We didn’t have utilities for two and a half weeks. The process here doesn’t even make sense. In Canada, you call the Utility company and they set you up with utilities. Easy as pie.
But in the US, you have to call the Utility Company who sends you on a goose chase to a Currency Exchange to have your identity verified, which once verified, you will be given a secret code that you call back the Utility Company with and they send someone to your place to turn on your gas “at the next available appointment” which could be one day, could be three weeks. We had to get our identity verified five separate times. I’ll give you a moment to let that sink in.
Five. Yes, five times. Five separate trips to a currency exchange. Five separate secret codes that didn’t even work. And endless hours on the phone with the damn company trying to figure out how they are the only company in the entire city who offers such services in such a ridiculous process. But alas, I can now do laundry. It’s a good day.
Eh, eh, eh, eh, eh, eh, eh, eh, eh
Stop telephonin’ me (who doesn’t love Gaga & Bey?!)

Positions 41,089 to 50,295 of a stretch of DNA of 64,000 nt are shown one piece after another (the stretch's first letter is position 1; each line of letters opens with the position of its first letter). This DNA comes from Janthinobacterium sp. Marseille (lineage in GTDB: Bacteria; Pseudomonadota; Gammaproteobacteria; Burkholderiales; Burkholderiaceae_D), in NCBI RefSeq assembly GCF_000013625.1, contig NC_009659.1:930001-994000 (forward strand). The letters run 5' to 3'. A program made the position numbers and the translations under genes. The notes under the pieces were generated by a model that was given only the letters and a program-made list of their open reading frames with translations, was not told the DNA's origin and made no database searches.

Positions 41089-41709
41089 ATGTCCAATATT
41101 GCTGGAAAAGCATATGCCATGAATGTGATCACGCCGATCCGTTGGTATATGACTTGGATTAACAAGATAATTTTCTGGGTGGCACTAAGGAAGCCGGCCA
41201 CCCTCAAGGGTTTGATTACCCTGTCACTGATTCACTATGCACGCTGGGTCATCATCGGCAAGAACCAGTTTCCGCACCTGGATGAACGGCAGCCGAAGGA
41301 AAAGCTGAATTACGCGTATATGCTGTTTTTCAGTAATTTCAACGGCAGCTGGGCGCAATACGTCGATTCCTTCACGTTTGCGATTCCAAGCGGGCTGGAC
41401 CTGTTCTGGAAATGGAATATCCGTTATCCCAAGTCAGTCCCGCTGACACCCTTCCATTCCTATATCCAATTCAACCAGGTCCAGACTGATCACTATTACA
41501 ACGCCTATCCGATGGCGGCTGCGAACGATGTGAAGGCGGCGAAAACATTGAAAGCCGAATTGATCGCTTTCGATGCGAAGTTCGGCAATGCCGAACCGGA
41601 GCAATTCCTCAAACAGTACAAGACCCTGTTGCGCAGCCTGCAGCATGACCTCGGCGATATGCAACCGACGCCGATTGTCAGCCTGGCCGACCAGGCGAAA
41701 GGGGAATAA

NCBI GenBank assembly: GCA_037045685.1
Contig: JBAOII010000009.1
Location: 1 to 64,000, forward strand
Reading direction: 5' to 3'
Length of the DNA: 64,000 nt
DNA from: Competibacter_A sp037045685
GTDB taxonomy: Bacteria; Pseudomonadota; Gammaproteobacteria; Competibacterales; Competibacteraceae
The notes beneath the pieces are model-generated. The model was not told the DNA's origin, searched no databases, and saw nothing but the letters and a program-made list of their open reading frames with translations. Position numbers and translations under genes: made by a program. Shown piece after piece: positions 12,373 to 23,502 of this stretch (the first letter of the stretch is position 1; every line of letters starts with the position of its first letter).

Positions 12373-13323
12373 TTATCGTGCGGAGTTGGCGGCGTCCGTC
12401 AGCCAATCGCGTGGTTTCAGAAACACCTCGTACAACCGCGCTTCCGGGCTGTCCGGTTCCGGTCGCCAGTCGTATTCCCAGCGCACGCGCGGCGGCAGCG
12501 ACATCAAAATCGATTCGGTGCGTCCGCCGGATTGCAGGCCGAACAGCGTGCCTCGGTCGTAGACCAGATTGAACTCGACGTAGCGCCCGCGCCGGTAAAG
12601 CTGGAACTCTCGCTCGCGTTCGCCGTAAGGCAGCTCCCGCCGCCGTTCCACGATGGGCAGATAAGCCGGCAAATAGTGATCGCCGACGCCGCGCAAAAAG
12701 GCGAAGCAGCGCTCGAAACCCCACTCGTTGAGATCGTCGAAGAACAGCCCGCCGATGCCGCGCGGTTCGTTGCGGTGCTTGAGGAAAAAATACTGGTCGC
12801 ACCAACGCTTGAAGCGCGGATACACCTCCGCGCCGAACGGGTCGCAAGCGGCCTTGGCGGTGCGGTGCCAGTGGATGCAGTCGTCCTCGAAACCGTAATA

So we go to most of the different phone companies in Chicago only to be turned away at the door. They won’t give us a cell phone because we do not have any US credit. Story of our lives at this point. After successfully spending five hours opening a bank account, we feel like we are on top of the world and go try getting a phone again.
So we go in, we do the “you have no US credit, we tell them we know that but we are from Canada and we just moved here, blah blah blah” tango. They try to tango us right out the front door, but our tango moves are getting good at this point. We are not going anywhere until we can call the Utilities company and tango with them on our US phones rather than being charged up the ying yang using the Canadian phones. Roaming charges are a beyotch. Anyway, after FOUR MORE HOURS at the phone place, we strut our stuff out the door with new phones in our pockets.
See Mom, my stubbornness does have some perks!
Please check out Part Two of this post, “Pt 2: The Not So Warm Welcome – Justin Bieber, We STILL Blame YOU”. Thank you for reading, my lovelies, and I’ve love to hear any and all comments. If you’ve enjoyed this post, please follow my blog and/or “share”… I’ll appreciate that immensely!